Building Collaborative Health Networks: Pat Terrell”


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PPT on Building Collaborative Partnerships for the the Regional Health Care Safety Net in Northeastern Illinois. Presented at the Safety Net Summit, June 23, 2009, hosted by Health & Medicine Policy Research Group (HMPRG) and the U.S. Health Resources and Services Administration (HRSA)

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Building Collaborative Health Networks: Pat Terrell”

  1. 1. Community- and Population-Based Health Care Delivery Systems: Building Collaborative Networks Regional Health Care Safety Net Summit Health and Medicine Policy Research Group Pat Terrell June, 2009
  2. 2. Building Regional, Collaborative Health Care Networks <ul><li>Why? </li></ul><ul><ul><li>Pressure will mount on local communities and governments to meet growing need </li></ul></ul><ul><ul><li>Publics can’t meet need alone </li></ul></ul><ul><ul><li>Providers motivated to come to the table to bring new ideas </li></ul></ul><ul><ul><li>National—and state--reform will require new delivery system models </li></ul></ul>
  3. 3. Local Communities Have Unique Opportunities <ul><li>Rising numbers of uninsured likely </li></ul><ul><li>State is just trying to get through the day in face of growing deficits (Medicaid) </li></ul><ul><li>Federal government will be immersed in reform deliberation (looking models for addressing both access and cost) </li></ul><ul><li>Any new approach will require new delivery models (“Coverage” is not the same as “Access”) </li></ul><ul><li>Local communities can become learning laboratories for new delivery systems with local government as “honest broker” </li></ul>
  4. 4. Elements of Developing Effective Delivery Systems <ul><li>Know the population. </li></ul><ul><li>Understand need and current health utilization of all levels of care. </li></ul><ul><li>Find gaps/duplications in continuum. </li></ul><ul><li>Align mission, financial sustainability, competencies of individual providers. </li></ul><ul><li>Create systems to manage network. </li></ul>
  5. 5. Who is the focus of a safety net system? Hospitals? Doctors? Unions? County Supervisors? Population!
  6. 6. Targeting Population <ul><li>Underserved, not just uninsured </li></ul><ul><ul><li>Medicaid </li></ul></ul><ul><ul><li>Multiple morbidities (including pysch) </li></ul></ul><ul><ul><li>Geographically isolated </li></ul></ul><ul><ul><li>Under-insured </li></ul></ul><ul><ul><li>Immigration/cultural issues </li></ul></ul><ul><li>Where do they live now and where are they moving? </li></ul><ul><li>What care are they getting now and from which providers (FQHCs, EDs, hospitals, doctors, nursing homes, etc.)? </li></ul>
  7. 7. Population: What do they need? <ul><li>Must assume what demand should be, not just what is. </li></ul><ul><li>Population focus to determine volume of: </li></ul><ul><ul><li>Primary Care </li></ul></ul><ul><ul><li>Specialty Outpatient Care </li></ul></ul><ul><ul><li>Inpatient acute </li></ul></ul><ul><ul><li>Lower levels of acute </li></ul></ul><ul><ul><li>LTC </li></ul></ul><ul><li>Translate into provider requirements. </li></ul>
  8. 8. Different Approaches to Determining Need
  9. 9. Building a System: Filling Gaps, Eliminating Duplication <ul><li>After mapping out need and current resources, identify: </li></ul><ul><ul><li>Current gaps and duplications </li></ul></ul><ul><ul><li>Inappropriate utilization </li></ul></ul><ul><ul><li>Project future concerns about delivery system ability to meet need. </li></ul></ul><ul><li>Begin fitting providers to system design, based on: </li></ul><ul><ul><li>Individual institutional mission </li></ul></ul><ul><ul><li>Financial rationality (i.e., primary care in FQHCs) </li></ul></ul><ul><ul><li>Community benefit leverage </li></ul></ul><ul><ul><li>Not wanting to be “left out” </li></ul></ul>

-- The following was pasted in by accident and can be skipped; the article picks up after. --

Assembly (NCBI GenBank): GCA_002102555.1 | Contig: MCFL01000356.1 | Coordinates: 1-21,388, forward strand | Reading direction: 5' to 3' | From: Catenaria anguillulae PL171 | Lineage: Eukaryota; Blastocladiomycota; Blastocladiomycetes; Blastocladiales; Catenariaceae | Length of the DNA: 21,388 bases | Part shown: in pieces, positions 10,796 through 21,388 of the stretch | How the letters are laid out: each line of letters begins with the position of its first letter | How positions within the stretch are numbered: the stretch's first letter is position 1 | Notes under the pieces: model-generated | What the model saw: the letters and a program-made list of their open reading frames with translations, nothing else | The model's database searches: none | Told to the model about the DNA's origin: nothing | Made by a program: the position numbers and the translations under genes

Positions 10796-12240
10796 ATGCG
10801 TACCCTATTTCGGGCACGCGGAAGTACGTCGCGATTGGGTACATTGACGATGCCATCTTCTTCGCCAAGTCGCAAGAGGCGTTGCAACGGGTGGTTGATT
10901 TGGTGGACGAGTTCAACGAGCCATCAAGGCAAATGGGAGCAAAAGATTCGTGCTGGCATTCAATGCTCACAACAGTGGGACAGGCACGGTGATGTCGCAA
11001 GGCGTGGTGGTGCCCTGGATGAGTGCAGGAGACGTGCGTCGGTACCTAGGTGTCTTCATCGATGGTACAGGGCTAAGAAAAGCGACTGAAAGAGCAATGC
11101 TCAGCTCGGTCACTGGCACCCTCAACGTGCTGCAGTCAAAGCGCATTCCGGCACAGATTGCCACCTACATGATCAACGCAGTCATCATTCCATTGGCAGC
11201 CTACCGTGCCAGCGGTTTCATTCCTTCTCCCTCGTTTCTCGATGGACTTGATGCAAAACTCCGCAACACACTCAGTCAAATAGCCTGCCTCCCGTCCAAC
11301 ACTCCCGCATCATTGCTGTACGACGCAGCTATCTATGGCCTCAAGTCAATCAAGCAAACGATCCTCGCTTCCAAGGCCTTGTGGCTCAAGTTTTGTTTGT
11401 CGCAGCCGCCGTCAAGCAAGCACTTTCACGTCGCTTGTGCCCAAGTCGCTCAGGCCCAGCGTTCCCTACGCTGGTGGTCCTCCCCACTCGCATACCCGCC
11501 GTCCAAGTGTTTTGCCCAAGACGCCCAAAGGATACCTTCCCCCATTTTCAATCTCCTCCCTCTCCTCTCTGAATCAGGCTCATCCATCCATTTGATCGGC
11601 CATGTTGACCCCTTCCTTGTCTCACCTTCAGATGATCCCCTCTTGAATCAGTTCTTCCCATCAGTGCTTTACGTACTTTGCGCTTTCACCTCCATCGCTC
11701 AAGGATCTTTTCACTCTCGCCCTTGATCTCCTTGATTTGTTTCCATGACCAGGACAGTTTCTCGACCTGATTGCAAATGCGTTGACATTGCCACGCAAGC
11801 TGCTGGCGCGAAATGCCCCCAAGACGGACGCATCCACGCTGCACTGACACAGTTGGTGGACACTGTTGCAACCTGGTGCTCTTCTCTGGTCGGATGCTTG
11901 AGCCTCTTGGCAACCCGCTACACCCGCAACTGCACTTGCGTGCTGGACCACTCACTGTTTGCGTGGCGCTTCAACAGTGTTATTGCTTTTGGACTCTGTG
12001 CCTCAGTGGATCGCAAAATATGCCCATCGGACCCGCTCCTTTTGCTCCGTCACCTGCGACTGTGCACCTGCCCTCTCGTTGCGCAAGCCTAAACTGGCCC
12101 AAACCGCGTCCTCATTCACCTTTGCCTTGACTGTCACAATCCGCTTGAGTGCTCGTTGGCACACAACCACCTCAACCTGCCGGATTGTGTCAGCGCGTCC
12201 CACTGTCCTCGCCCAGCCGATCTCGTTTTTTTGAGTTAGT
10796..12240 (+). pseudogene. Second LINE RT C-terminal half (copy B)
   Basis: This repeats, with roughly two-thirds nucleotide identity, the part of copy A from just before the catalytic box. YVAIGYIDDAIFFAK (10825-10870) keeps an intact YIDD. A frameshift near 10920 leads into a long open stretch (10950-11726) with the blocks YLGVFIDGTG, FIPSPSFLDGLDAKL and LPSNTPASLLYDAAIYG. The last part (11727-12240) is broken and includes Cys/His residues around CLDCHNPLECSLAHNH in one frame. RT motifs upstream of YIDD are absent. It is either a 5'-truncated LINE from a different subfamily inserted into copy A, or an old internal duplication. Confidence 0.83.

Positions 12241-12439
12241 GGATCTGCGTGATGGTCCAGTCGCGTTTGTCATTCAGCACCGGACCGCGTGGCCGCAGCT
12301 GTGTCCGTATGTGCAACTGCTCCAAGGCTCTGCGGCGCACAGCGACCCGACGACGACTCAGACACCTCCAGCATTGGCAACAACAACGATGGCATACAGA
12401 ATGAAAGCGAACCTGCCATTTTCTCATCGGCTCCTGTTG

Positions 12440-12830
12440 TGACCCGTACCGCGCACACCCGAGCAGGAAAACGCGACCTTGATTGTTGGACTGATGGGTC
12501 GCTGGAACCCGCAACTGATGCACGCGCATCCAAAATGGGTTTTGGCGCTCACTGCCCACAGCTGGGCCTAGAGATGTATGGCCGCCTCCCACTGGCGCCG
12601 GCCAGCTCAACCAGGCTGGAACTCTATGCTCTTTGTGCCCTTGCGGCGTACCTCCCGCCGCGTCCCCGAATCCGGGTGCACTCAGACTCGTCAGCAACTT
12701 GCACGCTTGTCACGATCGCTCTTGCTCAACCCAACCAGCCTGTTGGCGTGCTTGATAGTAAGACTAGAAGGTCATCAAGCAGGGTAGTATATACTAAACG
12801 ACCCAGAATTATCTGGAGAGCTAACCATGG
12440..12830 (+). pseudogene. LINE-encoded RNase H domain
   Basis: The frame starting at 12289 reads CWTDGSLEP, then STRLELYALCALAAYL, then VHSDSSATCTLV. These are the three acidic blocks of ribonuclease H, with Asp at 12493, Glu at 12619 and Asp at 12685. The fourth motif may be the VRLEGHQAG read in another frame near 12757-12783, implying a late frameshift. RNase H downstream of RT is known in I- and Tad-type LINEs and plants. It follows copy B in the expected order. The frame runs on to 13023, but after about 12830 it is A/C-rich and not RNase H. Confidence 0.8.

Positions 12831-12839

10. 10. Bringing Players to the Table <ul><li>Start with individual discussions (even if within public system only) </li></ul><ul><li>Propose roles, assure that others are included </li></ul><ul><li>Key issues: predictability, sustainability, equitability </li></ul><ul><li>Stress role of local government bodies as “honest brokers” </li></ul><ul><li>Bring all together when there is general agreement to endorse broader plan </li></ul>
  11. 11. Managing the Network <ul><li>Network management will be key – takes beyond a puzzle of different components </li></ul><ul><li>IT, referral systems, common disease management approach are essential </li></ul><ul><li>Connections with non-acute services </li></ul><ul><li>Evaluating what works and what doesn’t (and changing it) on an ongoing basis is critical </li></ul>
  12. 12. Formalizing the Network <ul><li>Can be internal system oversight or multi-provider “governance” </li></ul><ul><li>Accountability of all elements of the system to each other is important </li></ul><ul><li>Planning for continual changes in the patient population and service needs to be key function </li></ul><ul><li>Resource sharing and cost-saving is a standing agenda item </li></ul><ul><li>Coordinated advocacy at state and national level is a significant benefit </li></ul>
  13. 13. Network Development Focused on Underserved Populations: Examples <ul><li>California Counties (unique requirement for local responsibility for indigent care) </li></ul><ul><li>- San Mateo </li></ul><ul><li>- Orange </li></ul><ul><li>New Orleans (4 parishes) </li></ul><ul><li>Austin, Texas (greater Travis County) </li></ul><ul><li>Chicago/South Suburbs (Comer Plan/CHNU) </li></ul><ul><li>Miami/Dade County </li></ul><ul><li>Cincinnati/Hamilton County Plan </li></ul>